In a 6-0 game the score has been settled. The Islanders were blanked 3-0 in their last match-up against the Penguins and have two fighting majors already. But Matt Martin thought it fitting to creep up behind Talbot and sucker punch him. It was eerily similar to the one Todd Bertuzzi landed on Steve Moore seven years ago (more on that in a bit). As many concussions caused by missed head shots and boarding calls, a sucker punch is worse. It's the biggest gesture of disrespect in a league whose players have a tradition of policing themselves. It was already ugly then and it got even uglier.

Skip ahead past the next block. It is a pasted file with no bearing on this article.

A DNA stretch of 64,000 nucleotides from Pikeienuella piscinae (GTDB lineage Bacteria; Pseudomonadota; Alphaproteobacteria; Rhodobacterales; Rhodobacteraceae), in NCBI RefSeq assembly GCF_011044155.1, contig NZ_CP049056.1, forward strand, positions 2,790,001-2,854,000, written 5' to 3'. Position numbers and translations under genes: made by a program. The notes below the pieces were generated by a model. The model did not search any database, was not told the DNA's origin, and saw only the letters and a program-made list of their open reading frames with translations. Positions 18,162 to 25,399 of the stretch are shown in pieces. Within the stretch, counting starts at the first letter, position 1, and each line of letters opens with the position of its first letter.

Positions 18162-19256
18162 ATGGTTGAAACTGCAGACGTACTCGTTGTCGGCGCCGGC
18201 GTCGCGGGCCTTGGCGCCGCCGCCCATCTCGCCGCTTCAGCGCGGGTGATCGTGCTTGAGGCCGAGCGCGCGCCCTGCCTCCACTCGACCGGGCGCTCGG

I'm not sure exactly what sort of impact the Islanders think Trevor Gillies can bring to a game but one thing's for certain: you don't win hockey games with a 32-year old journeyman who's scored never scored more than two goals in any professional season and makes a living with his fists. Dan Bylsma deserves some blame here because I don't think Capuano would've dressed Gillies had Eric Godard been scratched. Regardless, I thought it was absolutely gutless of him to go after Eric Tangradi, a player ten years his junior who, despite his 6'4", 220 lbs. frame, is actually known more for his offensive game than his physicality. It was pretty clear that Tangradi was shaken up by a high hit from Gillies yet Gillies felt it necessary to start turning Tangradi into a punching bag. Even after Gillies was sent off the ice he had the nerve to stand at the gate and continue to talk trash while the Penguins' trainer was tending to Tangradi. You know right then and there that Gillies was out there looking to hurt, not to play hockey.